Marcus Larson/News-Register##Tree farmer Dick Enger points out the signs of trees dying from lack of water.
Marcus Larson/News-Register##Tree farmer Dick Enger points out the signs of trees dying from lack of water.
Marcus Larson/News-Register##This year’s drought is affecting tree growth, especially at lower elevations. The drought damages younger trees the most.
Marcus Larson/News-Register##This year’s drought is affecting tree growth, especially at lower elevations. The drought damages younger trees the most.
By Emily Hoard • Staff Writer • 

Drought stressing valley's Douglas firs

McMinnville-area woodlot owner Cathy Bisset said she started to notice the weakening of some of her mid-size Douglas firs about a year ago. She said they started dying from the top down and asked the state Department of Forestry to take a look.

“They said they’re seeing it everywhere below 1,000 feet in the Willamette Valley, because of the drought we’ve been having the last couple years,” Bisset said. 

When trees are planted close together, they must compete for limited water and the dominant ones survive. Soil type also affects tree mortality.

“The roots rot in the winter when they get heavy rains,” Bisset said. “Then, when it warms up, the trees have to work extra hard to get what they need to stay alive.”

Derek Godwin, West Central regional administrator for the OSU Extension Service, said, “This winter has been tough on Douglas firs. We’re going into a drought period, worse this year than in the past.

“Typically, the climate goes through wet and dry cycles. Now we’re in a dry cycle.”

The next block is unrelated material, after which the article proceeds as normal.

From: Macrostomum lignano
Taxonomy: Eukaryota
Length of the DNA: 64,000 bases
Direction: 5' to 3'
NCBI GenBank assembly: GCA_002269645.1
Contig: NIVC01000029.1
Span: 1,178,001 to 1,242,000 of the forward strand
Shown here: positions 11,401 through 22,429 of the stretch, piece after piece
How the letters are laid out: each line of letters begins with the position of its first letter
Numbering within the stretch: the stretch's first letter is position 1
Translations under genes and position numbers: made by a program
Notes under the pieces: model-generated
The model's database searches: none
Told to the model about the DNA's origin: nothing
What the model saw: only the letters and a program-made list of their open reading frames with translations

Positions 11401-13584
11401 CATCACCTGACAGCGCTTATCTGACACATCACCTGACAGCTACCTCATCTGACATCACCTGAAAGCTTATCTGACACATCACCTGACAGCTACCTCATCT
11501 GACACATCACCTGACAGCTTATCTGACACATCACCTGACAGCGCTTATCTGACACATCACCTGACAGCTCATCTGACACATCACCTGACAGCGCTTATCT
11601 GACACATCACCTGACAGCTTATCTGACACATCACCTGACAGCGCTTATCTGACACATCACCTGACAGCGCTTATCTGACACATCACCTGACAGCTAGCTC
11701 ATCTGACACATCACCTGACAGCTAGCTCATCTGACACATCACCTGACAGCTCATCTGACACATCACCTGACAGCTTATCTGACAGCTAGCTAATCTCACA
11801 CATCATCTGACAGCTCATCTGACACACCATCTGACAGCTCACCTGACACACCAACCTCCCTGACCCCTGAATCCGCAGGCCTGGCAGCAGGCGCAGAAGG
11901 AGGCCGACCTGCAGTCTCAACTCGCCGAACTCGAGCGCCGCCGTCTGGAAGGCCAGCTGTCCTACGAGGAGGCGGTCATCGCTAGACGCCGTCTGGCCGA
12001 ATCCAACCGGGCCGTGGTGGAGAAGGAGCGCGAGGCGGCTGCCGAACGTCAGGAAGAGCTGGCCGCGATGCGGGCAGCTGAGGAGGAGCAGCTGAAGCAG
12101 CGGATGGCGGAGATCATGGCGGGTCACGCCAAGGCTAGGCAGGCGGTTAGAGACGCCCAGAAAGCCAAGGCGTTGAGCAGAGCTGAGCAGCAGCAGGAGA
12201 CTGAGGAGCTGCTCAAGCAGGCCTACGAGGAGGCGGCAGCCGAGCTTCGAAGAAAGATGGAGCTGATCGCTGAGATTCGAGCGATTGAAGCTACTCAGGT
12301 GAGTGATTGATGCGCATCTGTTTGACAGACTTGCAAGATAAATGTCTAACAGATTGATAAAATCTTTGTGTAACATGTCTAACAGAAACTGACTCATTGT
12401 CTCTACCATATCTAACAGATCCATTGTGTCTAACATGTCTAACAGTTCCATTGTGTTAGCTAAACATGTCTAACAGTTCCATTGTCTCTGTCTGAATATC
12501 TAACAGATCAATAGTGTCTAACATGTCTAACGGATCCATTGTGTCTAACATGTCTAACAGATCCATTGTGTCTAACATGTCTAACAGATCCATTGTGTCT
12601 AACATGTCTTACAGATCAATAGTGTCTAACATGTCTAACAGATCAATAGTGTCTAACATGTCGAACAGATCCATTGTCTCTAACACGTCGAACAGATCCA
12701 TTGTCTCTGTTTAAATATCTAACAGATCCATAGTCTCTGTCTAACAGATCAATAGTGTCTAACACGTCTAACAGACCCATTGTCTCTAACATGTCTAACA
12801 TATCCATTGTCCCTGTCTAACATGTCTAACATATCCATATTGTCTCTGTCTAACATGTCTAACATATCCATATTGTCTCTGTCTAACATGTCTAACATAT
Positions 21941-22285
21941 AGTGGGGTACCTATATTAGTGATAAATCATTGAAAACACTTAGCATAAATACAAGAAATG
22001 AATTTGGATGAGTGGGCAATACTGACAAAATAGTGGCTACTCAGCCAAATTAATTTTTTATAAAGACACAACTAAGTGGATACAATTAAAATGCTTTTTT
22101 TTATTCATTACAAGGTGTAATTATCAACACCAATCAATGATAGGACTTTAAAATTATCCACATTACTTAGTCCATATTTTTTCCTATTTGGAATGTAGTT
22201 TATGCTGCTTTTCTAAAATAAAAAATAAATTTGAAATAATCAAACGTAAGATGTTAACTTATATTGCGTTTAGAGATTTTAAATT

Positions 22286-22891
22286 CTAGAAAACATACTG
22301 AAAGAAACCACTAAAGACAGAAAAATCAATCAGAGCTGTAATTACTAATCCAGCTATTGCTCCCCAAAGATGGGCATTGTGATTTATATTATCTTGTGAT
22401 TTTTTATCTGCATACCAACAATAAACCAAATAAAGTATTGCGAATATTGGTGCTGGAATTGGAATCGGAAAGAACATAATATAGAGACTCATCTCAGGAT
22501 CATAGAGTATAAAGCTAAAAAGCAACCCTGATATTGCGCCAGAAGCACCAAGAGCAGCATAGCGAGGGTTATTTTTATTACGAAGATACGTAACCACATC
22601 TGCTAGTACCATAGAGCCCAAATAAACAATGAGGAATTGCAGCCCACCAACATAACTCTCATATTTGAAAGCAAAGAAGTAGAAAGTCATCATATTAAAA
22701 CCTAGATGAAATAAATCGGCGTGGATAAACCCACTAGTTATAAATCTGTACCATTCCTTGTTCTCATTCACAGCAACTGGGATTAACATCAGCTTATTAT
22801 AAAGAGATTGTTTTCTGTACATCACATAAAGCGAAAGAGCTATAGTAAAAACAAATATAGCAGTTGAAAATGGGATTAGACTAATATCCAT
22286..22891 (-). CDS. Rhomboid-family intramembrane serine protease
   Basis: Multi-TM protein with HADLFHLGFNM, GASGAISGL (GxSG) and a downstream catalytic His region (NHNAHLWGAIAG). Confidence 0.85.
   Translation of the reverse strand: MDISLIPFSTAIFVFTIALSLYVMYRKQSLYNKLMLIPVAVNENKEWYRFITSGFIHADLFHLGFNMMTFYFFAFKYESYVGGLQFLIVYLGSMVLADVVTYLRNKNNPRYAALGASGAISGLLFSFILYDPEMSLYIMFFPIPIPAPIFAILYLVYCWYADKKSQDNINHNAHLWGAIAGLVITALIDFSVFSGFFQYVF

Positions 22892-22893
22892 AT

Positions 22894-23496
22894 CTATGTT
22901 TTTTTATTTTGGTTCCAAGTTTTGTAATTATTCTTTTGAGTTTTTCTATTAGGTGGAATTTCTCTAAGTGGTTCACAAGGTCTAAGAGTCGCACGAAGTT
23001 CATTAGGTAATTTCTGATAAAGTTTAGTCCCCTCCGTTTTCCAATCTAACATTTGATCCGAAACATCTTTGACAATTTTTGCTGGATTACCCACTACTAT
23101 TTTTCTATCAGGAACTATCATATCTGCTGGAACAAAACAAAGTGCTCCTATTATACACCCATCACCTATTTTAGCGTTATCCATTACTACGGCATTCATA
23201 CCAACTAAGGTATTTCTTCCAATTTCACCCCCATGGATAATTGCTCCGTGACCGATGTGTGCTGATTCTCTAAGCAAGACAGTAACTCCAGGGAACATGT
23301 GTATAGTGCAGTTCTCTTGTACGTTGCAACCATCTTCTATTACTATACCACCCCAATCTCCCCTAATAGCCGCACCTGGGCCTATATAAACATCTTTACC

The change in weather, from warm in early winter, to cold and then warm again, creates stress, trees more susceptible not only to the effects of drought, but also to invasion by beetles and diseases like the Douglas fir canker.

Bisset said there’s not much anyone can do to control drought, but it is possible to discourage secondary pests. For a tree with beetles, she suggested cutting it into fire wood and placing a heavy tarp over the pile to trap the beetles.

Dick and Marilyn Enger, who own the Enger Tree Farm, said they have seen die-off and cankers in some of the trees on their 195 acres. They said 18- to 22-year-old trees in former pastureland have been particularly hard hit.

The Engers have talked with foresters Amy Grotta and Brent O’Nion. When Dick Enger cut down a small tree to show Grotta, she said it was a textbook example of a canker that developed because drought had weakened the tree.

Marilyn Enger compared the tree to a human with a fragile immune system. “In Oregon, you don’t really think about it, but we’ve had comparably less water in the last few years and the trees are starting to notice,” she said.

Most of the Engers’ dead trees are on the edges of the property, where they’re more exposed to sunlight. But others can be found throughout the farm.

Dick Enger said when the trees die without having the chance to grow tall enough to sell, it can affect his business.

“I probably won’t be able to salvage anything from the dead trees,” Enger said. “We hope it’s not too severe, but it is cause for alarm.”

Grotta said the die-off and cankers at Enger Farm are typical of what she’s seeing in Yamhill County, and the Willamette Valley as a whole. And she expects to see more of the same in the future.

She said symptoms date back to last summer, when the valley had a record sequence of 90-degree days.

However, she said the situation looks worse than it is, as the trees showing symptoms are often the most visible and exposed, on the edges of forested areas and roadsides.

“The whole forest isn’t dying,” she said. “We’re not in a serious crisis. But it is something to be aware of.”

Grotta said trees under the most stress are growing in places that aren’t well suited for them, such as in heavy clay or compacted soils that don’t encourage root growth. For growers planting new Douglas firs, she suggested thinking carefully about the soil of the site. 

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